a yellow, crystalline solid, C 17 H 22 ClN 3 , soluble in water, alcohol, and ether, used chiefly as a dye for paper and leather.
One of these dyes is a fine basic yellow known as “auramine,” which is a derivative of diphenylmethane.
Coal Raphael Meldola
It is interesting to notice that this irregularity sometimes occurs with soluble dyes, as for example in the case of auramine.
The Manufacture of Paper Robert Walter Sindall
a city in W India, in Maharashtra state; a historic Mogul capital. Contemporary Examples At the same time, in the nearby city of Aurangabad, girls are learning to hate the pageant. Models vs. Militants: Nisha Pahuja’s Film Shows Two Worlds of Indian Women Abigail Pesta May 4, 2012 Historical Examples Ajan′ta, a village and ravine […]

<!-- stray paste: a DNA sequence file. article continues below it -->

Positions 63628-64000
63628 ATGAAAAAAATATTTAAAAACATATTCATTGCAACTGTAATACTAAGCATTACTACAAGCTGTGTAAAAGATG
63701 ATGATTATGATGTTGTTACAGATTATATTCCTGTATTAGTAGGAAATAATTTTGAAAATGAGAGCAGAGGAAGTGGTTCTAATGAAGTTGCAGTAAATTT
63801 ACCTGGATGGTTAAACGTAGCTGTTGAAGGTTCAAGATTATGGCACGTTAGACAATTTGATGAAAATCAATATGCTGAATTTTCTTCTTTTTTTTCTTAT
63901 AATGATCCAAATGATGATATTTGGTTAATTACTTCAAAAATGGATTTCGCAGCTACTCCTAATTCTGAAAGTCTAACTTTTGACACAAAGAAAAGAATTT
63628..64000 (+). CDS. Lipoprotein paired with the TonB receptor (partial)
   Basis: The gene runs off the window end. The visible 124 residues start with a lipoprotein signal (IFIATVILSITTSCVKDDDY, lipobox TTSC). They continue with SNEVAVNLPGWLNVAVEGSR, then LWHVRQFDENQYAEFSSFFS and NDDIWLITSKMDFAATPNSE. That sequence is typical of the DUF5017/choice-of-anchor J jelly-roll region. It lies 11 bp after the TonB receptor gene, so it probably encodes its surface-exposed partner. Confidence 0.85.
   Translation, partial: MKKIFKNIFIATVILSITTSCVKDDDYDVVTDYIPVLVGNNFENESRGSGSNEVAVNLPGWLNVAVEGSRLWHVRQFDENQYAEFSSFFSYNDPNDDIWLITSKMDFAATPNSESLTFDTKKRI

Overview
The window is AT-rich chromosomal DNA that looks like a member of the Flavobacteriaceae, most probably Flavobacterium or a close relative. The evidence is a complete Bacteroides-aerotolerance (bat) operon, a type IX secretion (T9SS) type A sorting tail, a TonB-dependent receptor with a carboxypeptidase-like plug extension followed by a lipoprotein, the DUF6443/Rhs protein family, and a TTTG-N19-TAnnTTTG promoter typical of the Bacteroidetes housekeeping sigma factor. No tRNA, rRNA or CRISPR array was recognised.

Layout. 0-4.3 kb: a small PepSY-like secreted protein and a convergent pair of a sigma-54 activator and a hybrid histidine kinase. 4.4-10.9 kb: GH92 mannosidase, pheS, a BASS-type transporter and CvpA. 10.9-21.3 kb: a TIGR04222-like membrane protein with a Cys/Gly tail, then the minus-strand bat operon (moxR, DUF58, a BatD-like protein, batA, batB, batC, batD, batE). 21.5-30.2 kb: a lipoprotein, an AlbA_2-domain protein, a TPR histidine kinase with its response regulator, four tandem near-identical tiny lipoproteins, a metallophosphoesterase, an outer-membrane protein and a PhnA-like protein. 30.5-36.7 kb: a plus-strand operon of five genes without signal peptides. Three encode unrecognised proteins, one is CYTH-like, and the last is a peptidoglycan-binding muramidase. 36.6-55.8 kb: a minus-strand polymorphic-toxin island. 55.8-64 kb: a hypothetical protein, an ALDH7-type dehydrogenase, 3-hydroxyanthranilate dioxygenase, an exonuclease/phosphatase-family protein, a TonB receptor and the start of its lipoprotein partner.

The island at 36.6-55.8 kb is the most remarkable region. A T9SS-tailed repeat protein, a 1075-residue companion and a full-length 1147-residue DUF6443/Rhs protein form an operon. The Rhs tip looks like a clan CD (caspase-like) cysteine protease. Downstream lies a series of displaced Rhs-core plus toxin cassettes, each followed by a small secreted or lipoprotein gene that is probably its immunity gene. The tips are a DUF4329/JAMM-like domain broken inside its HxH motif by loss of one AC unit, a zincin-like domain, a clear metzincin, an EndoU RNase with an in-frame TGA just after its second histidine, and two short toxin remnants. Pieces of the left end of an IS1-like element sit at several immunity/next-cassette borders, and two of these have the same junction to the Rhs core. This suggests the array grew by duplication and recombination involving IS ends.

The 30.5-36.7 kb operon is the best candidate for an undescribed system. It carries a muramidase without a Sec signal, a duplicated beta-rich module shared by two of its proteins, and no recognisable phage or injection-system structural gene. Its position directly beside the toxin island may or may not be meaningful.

1618–1707, Mogul emperor of Hindustan 1658–1707. Historical Examples Unattractive as his character was, it contained at least some elements Aurangzeb. Encyclopaedia Britannica, 11th Edition, Volume 14, Slice 4 Various Aurangzeb tried to take it in 1649 with 5000 men, but failed. Encyclopaedia Britannica, 11th Edition, Volume 15, Slice 6 Various The keen eye of Aurangzeb […]
a gold-containing compound, C 20 H 34 AuO 9 PS, used orally in the treatment of rheumatoid arthritis. auranofin au·ran·o·fin (ô-rān’ə-fĭn) n. A compound of radiogold colloid used to treat rheumatoid arthritis.
- Aurantiasis cutis
aurantiasis cutis aurantiasis cutis au·ran·ti·a·sis cu·tis (ôr’ān-tī’ə-sĭs kyōō’tĭs) n. See carotenosis cutis.